Peace Studies Coordinator Reflection
Samantha Carwile , May 18, 2011
When considering the 2010-2011 year with MU Peace Studies, I am blown away with the many accomplishments, adventures, and actions that was made possible throughout the year. We had a very busy and emotional year—full of hosting guest speakers, going to conferences or actions, volunteering during service trips, life commemoration of Ken Brown, starting new student campaigns and initiatives, community building through discussion nights, meals, or movie nights, and much more. Experiencing all of these accomplishments has been rewarding and inspiring.
Some of my favorite experiences this year have been leading group service trips. With four big trips, I have been greatly fortunate to travel as much as I did within a year. I coordinated a fall break Christian Peacemaker Teams (CPT) themed trip where our small group volunteered at a CPT fundraiser gala in Goshen IN, then drove up to Chicago to do work projects at the new CPT office and garage. In our down-time we toured ethnic neighborhoods and the Shedd Aquarium. The trip was a good opportunity to serve, experience something new, and build friendships within the small group.
The next big trip was the School of Americas Watch (SOAW) rally and vigil in Columbus, GA. We had a student-staff-faculty group of eighteen to witness and protest at the gates of Ft. Benning. I led the group that left one day early to experience the workshops, trainings, peace actions, and films, on Friday. I participated in a well-coordinated nonviolence training, involving Barbara Deming’s “two-handed approach” of respectful and vulnerable resistance, hassle lines, and small group discussions. We met up with the rest of the group on Saturday for the festive rally. We, of course, stayed for the Sunday funeral march where we remembered those who had fallen victim to the SOA.
In January, I accompanied Katy Gray Brown’s “Intentional Communities” class where she and I became mini-bus drivers and chaperones of the trip. Driving through busy D.C. all the way to rural Appalachia, that mini-bus got its exercise! We studied nine different intentional communities—all with their own personalities and ways of being such as religious, secular, large, small, egalitarian, agricultural, commodity-producing, living, historic, conscientious, peacemaking, and justice-seeking. We were taken in as guests into some of the communities where we were able to participate in chores and service projects, worship and meals. These communities were ones we appreciated the most. In particular, Little Flower Catholic Worker Farm was a group favorite. The leaders of the farm were religiously conscientious peacemakers that were regularly involved in civil disobedience and even plowshares actions. They were unbelievable, strong, and moving, and I feel lucky to have met them and grow from their inspiring witness.
For the last big trip of the year, I coordinated a spring break service trip working with New Community Project (NCP) in Harrisonburg, VA. We had a small group of eight willing to serve NCP and learn about sustainability and eco-justice. We gardened, renovated their new spring house, which will be turned into office space and an intentional community, fixed bikes at the community bike co-op, prepared meals for low-income and homeless people, and more. We were also able to meet up with Bridgewater College students, tour Eastern Mennonite University, and have workshop sessions. Our sessions were on permaculture gardening, an EMU peace studies lecture, and a local campaign to increase biking and walking space. We took our last day in Virginia to hike High Knob in George Washington National Forest. The trip was inspiring, and I learned a good deal about sustainability, organic gardening, and green living. NCP in Harrisonburg is well-connected, and I learned that if non-profits stick together and support one another, then collaborative and innovative ideas emerge almost naturally. The trip was amazing.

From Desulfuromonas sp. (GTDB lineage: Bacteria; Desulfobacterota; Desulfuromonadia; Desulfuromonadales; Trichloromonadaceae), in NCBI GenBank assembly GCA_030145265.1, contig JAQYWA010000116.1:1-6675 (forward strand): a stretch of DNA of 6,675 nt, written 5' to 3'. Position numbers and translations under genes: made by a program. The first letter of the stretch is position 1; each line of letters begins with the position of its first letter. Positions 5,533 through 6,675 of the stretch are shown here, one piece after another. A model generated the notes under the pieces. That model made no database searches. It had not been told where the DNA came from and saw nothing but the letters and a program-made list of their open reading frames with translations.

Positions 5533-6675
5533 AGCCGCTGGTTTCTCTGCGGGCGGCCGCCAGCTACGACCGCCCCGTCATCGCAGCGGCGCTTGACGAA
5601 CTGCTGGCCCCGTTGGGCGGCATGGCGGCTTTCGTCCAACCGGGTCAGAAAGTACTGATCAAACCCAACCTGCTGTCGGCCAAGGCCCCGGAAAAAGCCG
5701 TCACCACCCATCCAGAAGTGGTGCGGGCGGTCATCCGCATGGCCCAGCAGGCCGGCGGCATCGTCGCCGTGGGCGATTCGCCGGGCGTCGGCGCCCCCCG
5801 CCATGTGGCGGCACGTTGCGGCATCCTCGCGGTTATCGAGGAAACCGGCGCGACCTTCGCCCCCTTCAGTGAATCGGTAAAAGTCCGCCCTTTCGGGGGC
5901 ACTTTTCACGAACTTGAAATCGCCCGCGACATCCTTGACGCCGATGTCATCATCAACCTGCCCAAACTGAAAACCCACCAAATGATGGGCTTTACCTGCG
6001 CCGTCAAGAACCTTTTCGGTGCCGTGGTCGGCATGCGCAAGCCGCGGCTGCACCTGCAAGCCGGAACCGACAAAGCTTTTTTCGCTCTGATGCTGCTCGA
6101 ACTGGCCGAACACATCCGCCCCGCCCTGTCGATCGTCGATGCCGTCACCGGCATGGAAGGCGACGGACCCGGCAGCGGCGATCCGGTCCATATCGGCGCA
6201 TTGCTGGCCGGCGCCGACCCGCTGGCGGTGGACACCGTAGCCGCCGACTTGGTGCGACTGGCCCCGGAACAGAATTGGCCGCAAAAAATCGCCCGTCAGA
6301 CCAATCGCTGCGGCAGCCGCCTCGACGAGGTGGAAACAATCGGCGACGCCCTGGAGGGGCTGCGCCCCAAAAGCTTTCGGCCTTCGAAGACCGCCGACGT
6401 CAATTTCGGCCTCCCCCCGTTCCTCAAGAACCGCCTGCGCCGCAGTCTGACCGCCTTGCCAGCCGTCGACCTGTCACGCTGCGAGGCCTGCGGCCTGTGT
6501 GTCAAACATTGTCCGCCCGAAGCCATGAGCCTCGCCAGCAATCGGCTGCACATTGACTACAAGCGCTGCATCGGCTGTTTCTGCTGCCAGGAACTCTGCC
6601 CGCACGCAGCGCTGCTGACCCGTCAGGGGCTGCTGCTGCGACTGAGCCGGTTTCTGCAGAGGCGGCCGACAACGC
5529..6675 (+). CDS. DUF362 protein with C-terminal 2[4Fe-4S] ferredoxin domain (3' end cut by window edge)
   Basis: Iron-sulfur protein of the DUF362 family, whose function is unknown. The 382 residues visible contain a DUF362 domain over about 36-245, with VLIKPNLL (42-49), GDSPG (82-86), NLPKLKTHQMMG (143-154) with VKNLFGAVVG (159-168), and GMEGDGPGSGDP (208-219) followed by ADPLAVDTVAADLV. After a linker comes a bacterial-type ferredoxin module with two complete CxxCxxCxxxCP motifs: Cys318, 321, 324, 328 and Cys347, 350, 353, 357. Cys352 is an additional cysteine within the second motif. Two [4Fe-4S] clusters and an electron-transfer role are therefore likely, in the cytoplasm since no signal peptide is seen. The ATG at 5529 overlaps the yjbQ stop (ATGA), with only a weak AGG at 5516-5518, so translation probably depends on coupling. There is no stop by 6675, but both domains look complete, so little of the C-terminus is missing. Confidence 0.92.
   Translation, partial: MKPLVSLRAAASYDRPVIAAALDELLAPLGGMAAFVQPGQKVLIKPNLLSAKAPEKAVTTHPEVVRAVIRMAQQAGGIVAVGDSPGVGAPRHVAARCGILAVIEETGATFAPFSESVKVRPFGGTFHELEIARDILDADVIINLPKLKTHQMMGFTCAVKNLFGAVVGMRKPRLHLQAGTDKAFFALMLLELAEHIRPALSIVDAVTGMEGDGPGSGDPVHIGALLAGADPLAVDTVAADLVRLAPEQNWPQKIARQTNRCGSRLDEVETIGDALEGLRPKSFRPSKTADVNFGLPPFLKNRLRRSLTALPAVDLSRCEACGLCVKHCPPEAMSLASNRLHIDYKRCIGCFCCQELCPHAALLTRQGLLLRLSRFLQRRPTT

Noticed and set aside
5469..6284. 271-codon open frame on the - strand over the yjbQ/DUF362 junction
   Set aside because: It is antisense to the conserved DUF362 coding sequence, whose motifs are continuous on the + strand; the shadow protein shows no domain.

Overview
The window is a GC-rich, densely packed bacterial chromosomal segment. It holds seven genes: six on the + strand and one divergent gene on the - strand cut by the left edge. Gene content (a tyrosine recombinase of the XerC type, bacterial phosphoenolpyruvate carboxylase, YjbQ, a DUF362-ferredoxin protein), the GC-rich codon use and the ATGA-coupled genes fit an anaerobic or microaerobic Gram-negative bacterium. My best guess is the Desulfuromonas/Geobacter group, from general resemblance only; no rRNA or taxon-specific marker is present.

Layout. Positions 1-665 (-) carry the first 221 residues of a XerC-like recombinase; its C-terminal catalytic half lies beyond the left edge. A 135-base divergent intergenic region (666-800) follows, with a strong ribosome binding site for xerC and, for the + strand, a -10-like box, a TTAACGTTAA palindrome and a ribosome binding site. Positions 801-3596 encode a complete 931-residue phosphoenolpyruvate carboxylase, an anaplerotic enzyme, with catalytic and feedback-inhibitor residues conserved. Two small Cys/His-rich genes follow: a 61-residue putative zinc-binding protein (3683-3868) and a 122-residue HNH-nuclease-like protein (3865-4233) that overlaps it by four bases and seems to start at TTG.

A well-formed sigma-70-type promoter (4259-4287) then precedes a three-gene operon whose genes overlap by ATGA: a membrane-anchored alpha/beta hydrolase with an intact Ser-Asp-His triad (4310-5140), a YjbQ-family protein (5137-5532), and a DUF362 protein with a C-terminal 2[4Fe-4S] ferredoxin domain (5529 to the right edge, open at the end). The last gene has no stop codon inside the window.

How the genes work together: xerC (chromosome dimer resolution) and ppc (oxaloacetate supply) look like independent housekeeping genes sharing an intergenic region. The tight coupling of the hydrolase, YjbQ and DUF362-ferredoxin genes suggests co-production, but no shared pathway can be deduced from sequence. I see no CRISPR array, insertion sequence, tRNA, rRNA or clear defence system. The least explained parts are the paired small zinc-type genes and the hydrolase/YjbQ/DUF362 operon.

I’ve had the time of my life traveling for MU Peace Studies this year, but I have been just as fortunate to have the many on-campus experiences supporting student ideas and campaigns, hosting guest speakers, and community building through, discussion nights, tea hours in the peace studies lounge, meals, and social justice film nights. MU Peace Studies has become more than a thriving community for me, but a home. If Ken Brown taught me anything, it is that peace begins with community. Ken and Viona’s holy hospitality throughout the years has provided the support and encouragement that I needed to become the peacemaker I am today. While it has been hard to let go of Ken in the physical sense, I will never let go of his lessons and contributions. I am honored to have served Peace Studies in such a unique and amazing role this year, and I hope to keep Ken’s message close to me as I venture into the wider world of peacemaking. May the journey be a blessing.